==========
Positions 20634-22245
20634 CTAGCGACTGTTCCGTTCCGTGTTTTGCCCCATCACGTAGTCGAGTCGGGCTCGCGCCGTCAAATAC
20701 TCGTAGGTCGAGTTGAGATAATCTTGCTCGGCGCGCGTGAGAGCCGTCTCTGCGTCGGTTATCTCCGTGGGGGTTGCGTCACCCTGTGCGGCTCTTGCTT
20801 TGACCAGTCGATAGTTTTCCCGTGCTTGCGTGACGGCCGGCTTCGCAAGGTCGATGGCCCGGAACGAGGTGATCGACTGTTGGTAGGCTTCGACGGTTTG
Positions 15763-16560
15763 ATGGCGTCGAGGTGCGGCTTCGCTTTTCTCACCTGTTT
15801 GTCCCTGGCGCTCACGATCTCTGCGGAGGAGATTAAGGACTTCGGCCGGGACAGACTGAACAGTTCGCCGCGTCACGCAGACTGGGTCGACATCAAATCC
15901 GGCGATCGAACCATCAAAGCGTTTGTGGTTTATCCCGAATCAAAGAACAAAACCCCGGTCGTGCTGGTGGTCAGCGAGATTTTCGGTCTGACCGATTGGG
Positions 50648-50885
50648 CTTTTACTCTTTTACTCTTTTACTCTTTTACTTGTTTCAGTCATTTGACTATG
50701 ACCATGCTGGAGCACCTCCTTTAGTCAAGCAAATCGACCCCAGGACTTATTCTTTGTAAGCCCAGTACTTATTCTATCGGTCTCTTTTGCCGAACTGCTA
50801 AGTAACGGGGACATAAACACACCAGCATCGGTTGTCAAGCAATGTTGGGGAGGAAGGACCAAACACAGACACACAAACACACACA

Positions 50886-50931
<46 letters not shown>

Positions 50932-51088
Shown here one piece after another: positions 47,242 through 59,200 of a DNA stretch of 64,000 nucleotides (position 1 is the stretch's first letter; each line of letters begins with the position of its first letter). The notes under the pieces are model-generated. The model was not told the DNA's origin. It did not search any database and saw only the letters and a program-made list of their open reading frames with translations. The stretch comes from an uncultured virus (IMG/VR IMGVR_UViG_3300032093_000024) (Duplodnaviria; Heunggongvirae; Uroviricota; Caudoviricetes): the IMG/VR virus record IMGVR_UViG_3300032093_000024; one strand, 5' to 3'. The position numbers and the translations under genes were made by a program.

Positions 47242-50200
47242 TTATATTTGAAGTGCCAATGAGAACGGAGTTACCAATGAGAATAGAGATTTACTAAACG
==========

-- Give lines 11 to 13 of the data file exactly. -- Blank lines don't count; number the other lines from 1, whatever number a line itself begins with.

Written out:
50701 ACCATGCTGGAGCACCTCCTTTAGTCAAGCAAATCGACCCCAGGACTTATTCTTTGTAAGCCCAGTACTTATTCTATCGGTCTCTTTTGCCGAACTGCTA
50801 AGTAACGGGGACATAAACACACCAGCATCGGTTGTCAAGCAATGTTGGGGAGGAAGGACCAAACACAGACACACAAACACACACA

Positions 50886-50931